It takes time to build a pro team, even if much of the infrastructure needed is already in place. So, it should not be viewed as a negative that the three teams are not participating this year. In fact, it’s probably a good sign they haven’t entered into an affiliate relationship as it means the door is still open to playing as a stand alone team in 2014.

      But, this needs to happen.
      Comments 14 Comments
      1. mowe's Avatar
        mowe -
        Agreed. This NEEDS to happen.

        My only question is will academy players be allowed to play on USL-Pro teams without jeopardizing their college eligibility? Isn't there a rule that you're not allowed to play with professionals?

        I look forward to three new professional Canadian teams playing in a competitive developmental league starting next year.
      1. Unregistered's Avatar
        Unregistered -
        Quote Originally Posted by mowe View Post

        My only question is will academy players be allowed to play on USL-Pro teams without jeopardizing their college eligibility? Isn't there a rule that you're not allowed to play with professionals?
        That rule was changed a couple years ago. As long as they aren't paid themselves they can play against pros.

        This question was directly asked at the press conference today.

        Duane
      1. Soccerpro's Avatar
        Soccerpro -
        This has some promise. However, at the moment, what has stopped Vancouver, TFC or Montreal from loaning young players to FC Edmonton or some other team up to this point?
      1. Unregistered's Avatar
        Unregistered -
        Quote Originally Posted by Soccerpro View Post
        This has some promise. However, at the moment, what has stopped Vancouver, TFC or Montreal from loaning young players to FC Edmonton or some other team up to this point?
        All 30 players on the roster and some academy kids train daily with the first team. Sending them on loan in another city prevents that. Having a B-team playing in the same city is much better from that standpoint. And the reserve players can more easily be put on the 18-man gameday rosterwhen needed.
      1. Miguel Fig's Avatar
        Miguel Fig -
        Why doesn't Toronto Lynx upgrade to USL Pro then we could affiliate with them. Toronto Lynx is in the PDL USL league wouldn't this option work?
      1. Unregistered's Avatar
        Unregistered -
        ^ it is quite unlikely that the Lynx can afford to operate at the USL Pro level. They're a fairly bare bones operation these days, more of a pay to train youth academy than they are an elite senior program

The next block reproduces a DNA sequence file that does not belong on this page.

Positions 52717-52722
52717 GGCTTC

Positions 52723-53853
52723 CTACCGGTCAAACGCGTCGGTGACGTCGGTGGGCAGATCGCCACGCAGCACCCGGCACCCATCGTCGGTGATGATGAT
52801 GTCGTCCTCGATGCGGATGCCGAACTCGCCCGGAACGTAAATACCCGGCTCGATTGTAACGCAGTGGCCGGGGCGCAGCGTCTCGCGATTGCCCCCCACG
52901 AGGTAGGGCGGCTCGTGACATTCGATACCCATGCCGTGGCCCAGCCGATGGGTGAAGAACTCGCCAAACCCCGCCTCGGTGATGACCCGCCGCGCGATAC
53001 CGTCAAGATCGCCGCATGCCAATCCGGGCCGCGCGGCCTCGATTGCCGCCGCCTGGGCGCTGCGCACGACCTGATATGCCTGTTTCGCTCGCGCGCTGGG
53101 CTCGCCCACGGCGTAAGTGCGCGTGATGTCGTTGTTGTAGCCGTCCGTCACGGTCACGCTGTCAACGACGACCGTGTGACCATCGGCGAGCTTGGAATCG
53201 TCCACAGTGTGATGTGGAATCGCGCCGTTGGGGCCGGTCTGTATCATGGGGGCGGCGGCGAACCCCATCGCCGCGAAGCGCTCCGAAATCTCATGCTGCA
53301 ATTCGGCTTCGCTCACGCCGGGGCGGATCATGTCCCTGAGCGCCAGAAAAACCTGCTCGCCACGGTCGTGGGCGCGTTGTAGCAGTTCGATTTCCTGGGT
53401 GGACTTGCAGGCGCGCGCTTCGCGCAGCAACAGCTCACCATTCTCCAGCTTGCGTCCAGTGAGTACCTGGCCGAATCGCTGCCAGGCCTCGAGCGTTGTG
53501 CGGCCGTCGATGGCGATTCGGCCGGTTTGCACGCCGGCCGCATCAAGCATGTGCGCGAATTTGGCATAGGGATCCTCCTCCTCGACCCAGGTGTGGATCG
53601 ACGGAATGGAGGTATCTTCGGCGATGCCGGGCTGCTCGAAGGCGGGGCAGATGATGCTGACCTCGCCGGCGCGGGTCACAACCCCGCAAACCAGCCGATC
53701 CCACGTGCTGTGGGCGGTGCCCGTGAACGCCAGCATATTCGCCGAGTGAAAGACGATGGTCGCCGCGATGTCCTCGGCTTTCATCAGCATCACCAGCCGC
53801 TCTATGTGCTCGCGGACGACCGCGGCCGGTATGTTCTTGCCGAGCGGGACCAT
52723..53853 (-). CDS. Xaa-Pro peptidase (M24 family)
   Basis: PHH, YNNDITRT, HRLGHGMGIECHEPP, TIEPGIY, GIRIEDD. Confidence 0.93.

1. Unregistered's Avatar
        Unregistered -
        Quote Originally Posted by Unregistered View Post
        ^ it is quite unlikely that the Lynx can afford to operate at the USL Pro level. They're a fairly bare bones operation these days, more of a pay to train youth academy than they are an elite senior program
        Victor was pretty clear that the CSA would not sanction clubs to play at the D3 level. The reserve teams, by virtue of already being sanctioned, can pay against American D3 teams, but any other organization looking to play at the semipro level (which is what the CSA calls D3) must do so in a Canadian set-up.

        Additionally IMSSoccerNews reported that MLS is requiring that the stand alone reserve teams play in the same facilities tat the first teams play in. When it comes to lower division reporting no one one's it better than IMSSoccer so I fully trust that info.

        TFC could possibly buy the Lynx brand and call the reserve team the Lynx (there is some value in having a different branding for the reserve side - the club could sell merchandise to off- set additional costs and market the tem separately from TFC proper. Although I have a better re-branding idea. If anyone from TFC is reading I think you should call your USL -Pro team something that rhymes with Boronto Tlizzard.)
        Duane
      1. Unregistered's Avatar
        Unregistered -
        ^ I HATE typing on the iPad...sorry for the typos.
      1. Unregistered's Avatar
        Unregistered -
        Interesting and insightful. Exactly what's been lacking lately with your articles. This is a welcomed change and an interesting step in hopefully the right direction for the Canadian MLS teams and Canadian soccer in general. These reserve league matches will help immensely with the development of our younger academy grads who don't necessarily get much first squad playing time. Hopefully they do go all in and have their own team without any affiliation to an American team.

        My question is, isn't NASL the official D2 league? Maybe I'm wrong but, wouldn't it have made more sense to have an agreement like this with NASL as opposed to the D3 USL Pro? I'm out of the loop. Can anyone fill me in?

        Good work Duane.
      1. Unregistered's Avatar